• Friendly fire is a good way to put it! All in all, I’m glad this discussion is taking place. It’s great to shine a light on things, so I’ll continue to send 9-year-old me to my room from time to time, but I’ll also be sure to listen to her when she’s got wisdom and wonder to share. :)

  3. Kristin McFarland says:

    Hello to a fellow fan of the Doctor! I’ll need to go back and catch up with your past posts!

    I think you’ve fallen into a straw-man version of what I was saying, or at least trying to say. I don’t want Scalzi or Whedon to be silent, but to use their bully pulpit to get more women to a larger audience on women’s issues.

    Consider the Doctor and River. I think the Doctor would say that if you have a question for a woman, River would be the one to ask, not him.

    Ultimately, I think we’re agreeing.

    Thanks for the response!

    • I admit, I focused on one bitty part of a bigger commentary. I blame 9-year-old E. :)

      I completely agree that it’s awesome when men (and women!) who have a large following do what they can to give others a leg up. I just worry that some women really do want to shoot down the men who want to help.

      Thanks for reading, and thanks also for helping keep the discussion in the sunlight. It’s great to keep people thinking and communicating!

      (Whovians unite! :)

    • Unfortunately, that’s not how your post reads and I think the number of comments you’re getting expressing this interpretation of the post is a sign that what you wanted to say isn’t what you actually presented to your readers.

      • Kristin McFarland says:

        I’m not sure that’s the case, as many of those comments argue to issues I didn’t bring up in my blog post.

        Thanks for the feedback!

  4. emmawolf says:

    I couldn’t even get through the McFarland post. She lost me at “Scalzi, Rothfuss, and Whedon are—right now—wealthy(ish) white men writing about problems only women face.” I know she didn’t really mean that, but combined with everything else, no. Also it seems pretty anti-feminist to me to say someone can’t or shouldn’t do something because of his or her reproductive parts.

    (and I can’t stand Buffy!)

  5. I agree with you- I read her post and felt like I was being chastised for liking the Scalzi post. I hadn’t read the McGuire post either, but decided to do so based on McFarland’s argument.

    So I go and read the post and I think it’s great. But it’s not on the same level as the Scalzi post. And I don’t say that because he’s a man, I just think that the discussion of rape in fiction is not the same as rape in the real world.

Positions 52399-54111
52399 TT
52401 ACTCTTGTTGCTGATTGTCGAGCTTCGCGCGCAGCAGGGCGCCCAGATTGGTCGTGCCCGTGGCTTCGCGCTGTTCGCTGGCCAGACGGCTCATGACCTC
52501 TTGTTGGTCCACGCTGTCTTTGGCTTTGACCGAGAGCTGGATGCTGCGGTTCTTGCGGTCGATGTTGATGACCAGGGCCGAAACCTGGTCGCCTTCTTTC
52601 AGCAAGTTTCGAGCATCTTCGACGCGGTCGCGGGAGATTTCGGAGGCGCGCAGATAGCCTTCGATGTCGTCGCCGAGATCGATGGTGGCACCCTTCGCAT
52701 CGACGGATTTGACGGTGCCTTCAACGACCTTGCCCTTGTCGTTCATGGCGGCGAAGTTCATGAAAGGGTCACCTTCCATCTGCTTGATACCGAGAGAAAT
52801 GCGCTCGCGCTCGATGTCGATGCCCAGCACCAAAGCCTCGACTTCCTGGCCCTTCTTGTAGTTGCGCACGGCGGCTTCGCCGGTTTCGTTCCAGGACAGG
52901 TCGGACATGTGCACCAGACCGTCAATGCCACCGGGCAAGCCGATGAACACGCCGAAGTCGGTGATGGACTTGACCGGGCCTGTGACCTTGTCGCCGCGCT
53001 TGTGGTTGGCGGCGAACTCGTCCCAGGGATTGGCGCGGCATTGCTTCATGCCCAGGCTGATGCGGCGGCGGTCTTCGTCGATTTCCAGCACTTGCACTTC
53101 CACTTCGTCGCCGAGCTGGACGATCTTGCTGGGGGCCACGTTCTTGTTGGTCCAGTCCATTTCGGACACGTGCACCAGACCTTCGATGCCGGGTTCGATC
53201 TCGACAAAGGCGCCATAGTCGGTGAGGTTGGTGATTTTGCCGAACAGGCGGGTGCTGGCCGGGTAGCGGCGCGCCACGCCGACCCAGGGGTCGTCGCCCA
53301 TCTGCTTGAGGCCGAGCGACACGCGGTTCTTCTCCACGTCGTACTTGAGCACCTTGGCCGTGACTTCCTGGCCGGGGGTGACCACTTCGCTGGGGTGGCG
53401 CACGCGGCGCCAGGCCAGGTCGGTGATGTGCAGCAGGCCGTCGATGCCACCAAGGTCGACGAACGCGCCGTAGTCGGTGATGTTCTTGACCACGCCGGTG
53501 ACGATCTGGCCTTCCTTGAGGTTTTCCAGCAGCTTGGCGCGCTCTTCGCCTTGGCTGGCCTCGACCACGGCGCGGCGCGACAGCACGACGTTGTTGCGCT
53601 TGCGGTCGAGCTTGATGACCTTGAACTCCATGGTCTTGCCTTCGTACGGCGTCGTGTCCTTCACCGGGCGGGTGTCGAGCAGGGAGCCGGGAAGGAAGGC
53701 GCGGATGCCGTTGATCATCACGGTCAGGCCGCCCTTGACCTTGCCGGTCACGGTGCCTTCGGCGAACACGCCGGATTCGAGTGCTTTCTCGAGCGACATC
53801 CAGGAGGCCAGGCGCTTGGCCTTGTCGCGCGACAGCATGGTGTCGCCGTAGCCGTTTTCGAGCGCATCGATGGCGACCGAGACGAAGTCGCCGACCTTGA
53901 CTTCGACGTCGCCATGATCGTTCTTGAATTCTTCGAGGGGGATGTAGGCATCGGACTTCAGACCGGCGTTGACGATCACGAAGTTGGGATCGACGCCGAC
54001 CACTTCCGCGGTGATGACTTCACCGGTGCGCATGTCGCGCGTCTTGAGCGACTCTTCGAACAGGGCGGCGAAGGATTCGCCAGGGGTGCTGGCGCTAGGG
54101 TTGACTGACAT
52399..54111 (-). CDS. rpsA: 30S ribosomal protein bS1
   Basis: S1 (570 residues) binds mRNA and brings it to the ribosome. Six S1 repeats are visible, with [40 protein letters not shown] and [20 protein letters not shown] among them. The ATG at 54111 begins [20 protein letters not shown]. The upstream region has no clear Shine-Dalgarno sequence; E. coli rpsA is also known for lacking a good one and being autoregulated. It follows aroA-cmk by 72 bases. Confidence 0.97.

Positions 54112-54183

Are both discussions important? YES. But let’s get real. To say that McGuire’s post should have the same bandwidth as Scalzi’s because they are both about rape is ridiculous. McGuire’s post is something that writers and readers can/will connect with but there is a huge population of people out there who have no desire or interest in reading about the process of writing or the choices that go into it.

    Scalzi, while also an author, presents his subject in a way that when shared with just about anyone, can be connected with and understood. It’s disconnected from his work as an author in a way that McGuire’s certainly is not. That’s, I think, where its power lies, to be honest, and why I feel like McFarland’s post comes off as a less than powerful argument.

    • Interesting. I haven’t read the McGuire post yet, but I definitely will eventually. You make a good point about accessibility. I have to assume there are some great female-written articles that are generally accessible that haven’t gotten the spotlight they should. This could just be a case of picking a poor example.

  6. UrsulaV says:

    Hiya! You don’t know me from Adam, but I want to chime in and agree with you. I was…bugged by the one post. Speaking as a woman, I want EVERYBODY to speak up about it!

    And more specifically, given that it’s men that are overwhelmingly likely to rape me, I am very glad that there are men out there talking at their other men and saying “Dude. This is not how it should work.” Because I feel like asking women to do all the speaking out against it is a slippery slope down to the whole “Take self-defense courses because it’s YOUR job to prevent rape.”

    No. It’s also men’s job not to be rapists. And it’s everybody’s job to speak out against it.

    (I, uh, also have a grumpy nine-year-old, although she is mostly bitter about the Narnia books.)

    • Thanks so much for reading! Your point about it being everyone’s job to…well, to NOT be a rapist, is a good one.

      I just re-read the Narnia books! I had to turn off the adult brain completely to enjoy them this time. Amazing how differently one can see things when one is older and has more worldly experience.

  7. I’m a guy. I read your piece. I thought it was excellent. And that’s all I have to say on the topic, thank you for allowing my input.